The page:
Simply put – their bodies did not have to work as hard to get the same amount of oxygen. It is believed that the lower breath rate used during nasal breathing allows more time for oxygen to get to the bloodstream compared to mouth breathing.
While we all understand the criticality of breathing through the nose, let us also acknowledge that it is not necessarily that easy for many people. Most of us leading the urban, fast-paced life suffer from nasal congestion either due to the constant exposure to air-conditioning which is not normal for our bodies or because of the pollutants that are constantly around us. With many suffering from dust and smoke allergies, breathing through the mouth has become a norm.
What can we do to allow regular nasal breathing?
Neti: One of the best and most effective ways to open up the sinuses and nasal passages is Jala Neti or Sutra Neti. Here either warm and salty water or a specifically designed tube is used to unblock our nostrils. While Sutra Neti may be challenging for most, Jala Neti (water) is highly recommended. Neti pots are available freely in many chemist stores as well as ayurveda shops. Consult a certified yoga teacher to demonstrate how to practice this technique.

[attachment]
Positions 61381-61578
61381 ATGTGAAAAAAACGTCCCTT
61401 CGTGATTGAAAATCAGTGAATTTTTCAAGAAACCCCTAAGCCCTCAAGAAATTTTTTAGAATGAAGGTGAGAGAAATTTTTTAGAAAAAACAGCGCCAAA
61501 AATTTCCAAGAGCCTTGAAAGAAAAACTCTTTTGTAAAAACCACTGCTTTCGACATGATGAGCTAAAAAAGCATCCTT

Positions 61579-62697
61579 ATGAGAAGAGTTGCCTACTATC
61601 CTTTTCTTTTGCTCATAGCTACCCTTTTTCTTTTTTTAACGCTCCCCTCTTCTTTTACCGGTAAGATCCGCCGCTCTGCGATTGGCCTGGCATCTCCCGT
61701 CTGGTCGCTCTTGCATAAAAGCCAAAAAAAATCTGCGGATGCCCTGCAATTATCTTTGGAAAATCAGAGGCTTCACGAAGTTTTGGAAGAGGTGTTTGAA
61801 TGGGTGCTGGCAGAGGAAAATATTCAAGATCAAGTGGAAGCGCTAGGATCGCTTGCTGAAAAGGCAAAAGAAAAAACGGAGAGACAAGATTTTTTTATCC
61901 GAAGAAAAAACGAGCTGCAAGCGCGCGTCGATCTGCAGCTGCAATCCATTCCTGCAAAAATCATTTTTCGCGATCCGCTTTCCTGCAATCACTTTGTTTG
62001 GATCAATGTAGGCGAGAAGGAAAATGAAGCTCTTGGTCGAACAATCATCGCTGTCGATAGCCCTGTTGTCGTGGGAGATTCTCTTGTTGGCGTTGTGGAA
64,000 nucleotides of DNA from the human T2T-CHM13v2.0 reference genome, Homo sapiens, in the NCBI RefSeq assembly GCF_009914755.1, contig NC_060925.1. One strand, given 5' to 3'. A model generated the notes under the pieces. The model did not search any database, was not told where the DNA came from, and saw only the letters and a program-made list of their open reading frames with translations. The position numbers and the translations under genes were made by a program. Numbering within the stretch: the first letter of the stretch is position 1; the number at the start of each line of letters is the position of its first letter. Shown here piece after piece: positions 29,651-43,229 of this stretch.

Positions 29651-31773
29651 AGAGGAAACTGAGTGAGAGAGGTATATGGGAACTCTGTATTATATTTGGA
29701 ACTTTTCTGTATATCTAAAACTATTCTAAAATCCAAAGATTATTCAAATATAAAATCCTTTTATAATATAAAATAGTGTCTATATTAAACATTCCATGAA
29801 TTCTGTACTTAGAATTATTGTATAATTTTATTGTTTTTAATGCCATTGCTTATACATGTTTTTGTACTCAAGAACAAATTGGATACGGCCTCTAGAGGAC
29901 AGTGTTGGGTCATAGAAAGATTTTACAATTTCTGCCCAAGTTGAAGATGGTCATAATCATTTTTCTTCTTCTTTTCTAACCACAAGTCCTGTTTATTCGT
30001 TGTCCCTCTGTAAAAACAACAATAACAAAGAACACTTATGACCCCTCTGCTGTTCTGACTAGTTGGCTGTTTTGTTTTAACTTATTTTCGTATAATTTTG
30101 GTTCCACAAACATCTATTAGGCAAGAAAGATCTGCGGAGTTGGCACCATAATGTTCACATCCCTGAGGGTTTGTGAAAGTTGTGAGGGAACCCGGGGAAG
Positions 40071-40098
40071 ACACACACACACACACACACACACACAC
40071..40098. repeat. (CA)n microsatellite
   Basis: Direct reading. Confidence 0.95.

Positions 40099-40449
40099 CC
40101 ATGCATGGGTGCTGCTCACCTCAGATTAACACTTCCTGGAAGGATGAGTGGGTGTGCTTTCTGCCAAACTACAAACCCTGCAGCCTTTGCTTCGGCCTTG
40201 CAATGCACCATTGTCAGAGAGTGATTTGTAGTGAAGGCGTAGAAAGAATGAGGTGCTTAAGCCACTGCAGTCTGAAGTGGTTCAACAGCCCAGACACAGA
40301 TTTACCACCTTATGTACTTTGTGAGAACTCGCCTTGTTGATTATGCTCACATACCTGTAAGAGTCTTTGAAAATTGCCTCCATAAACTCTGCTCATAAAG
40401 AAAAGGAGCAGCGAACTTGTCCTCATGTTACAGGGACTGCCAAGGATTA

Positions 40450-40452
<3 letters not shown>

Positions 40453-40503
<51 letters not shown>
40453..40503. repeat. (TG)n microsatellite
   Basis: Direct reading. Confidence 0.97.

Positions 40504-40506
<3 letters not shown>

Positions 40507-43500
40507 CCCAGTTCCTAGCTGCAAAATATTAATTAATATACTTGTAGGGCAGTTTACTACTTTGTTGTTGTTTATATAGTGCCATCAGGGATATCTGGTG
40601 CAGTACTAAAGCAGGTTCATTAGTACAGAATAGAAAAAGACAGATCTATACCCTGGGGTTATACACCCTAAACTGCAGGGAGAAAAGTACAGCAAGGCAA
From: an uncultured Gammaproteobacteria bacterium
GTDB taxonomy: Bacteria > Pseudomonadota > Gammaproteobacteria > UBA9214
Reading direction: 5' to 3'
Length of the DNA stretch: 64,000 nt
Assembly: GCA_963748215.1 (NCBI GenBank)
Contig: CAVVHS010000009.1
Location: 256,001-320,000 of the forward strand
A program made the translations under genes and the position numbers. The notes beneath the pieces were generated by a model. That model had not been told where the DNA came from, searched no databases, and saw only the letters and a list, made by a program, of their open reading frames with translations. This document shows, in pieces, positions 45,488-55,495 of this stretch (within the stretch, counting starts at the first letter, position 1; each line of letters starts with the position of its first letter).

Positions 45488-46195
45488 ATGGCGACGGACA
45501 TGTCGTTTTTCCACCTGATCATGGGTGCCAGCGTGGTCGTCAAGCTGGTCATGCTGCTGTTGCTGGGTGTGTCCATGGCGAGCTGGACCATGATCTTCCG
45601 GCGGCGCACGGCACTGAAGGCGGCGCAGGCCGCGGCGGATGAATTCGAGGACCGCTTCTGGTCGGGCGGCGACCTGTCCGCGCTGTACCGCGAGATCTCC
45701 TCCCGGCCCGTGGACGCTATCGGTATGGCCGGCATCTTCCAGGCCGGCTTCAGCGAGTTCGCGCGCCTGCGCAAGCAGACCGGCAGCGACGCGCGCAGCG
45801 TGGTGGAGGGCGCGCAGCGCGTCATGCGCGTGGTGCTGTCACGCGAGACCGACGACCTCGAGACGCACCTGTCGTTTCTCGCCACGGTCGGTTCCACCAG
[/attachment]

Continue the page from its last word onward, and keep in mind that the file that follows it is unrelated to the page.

Steam inhalation: Inhaling steam from boiling water is one of the age-old and time tested techniques to unblock the respiratory system. Highly recommended to be done on a daily basis, especially after a long day of external activity.
Yogic breathing techniques: One can include simple breathing techniques in your daily workout plan. Start with deep abdominal breathing to understand the basics of breathing fully and then progress slowly to kapalabhati (active exhalation) and alternate nostril breathing (pranayama).
Refer to Prana & Pranayama by Swami Niranjananda Saraswati from the Bihar School of Yoga, Munger for information on this subject.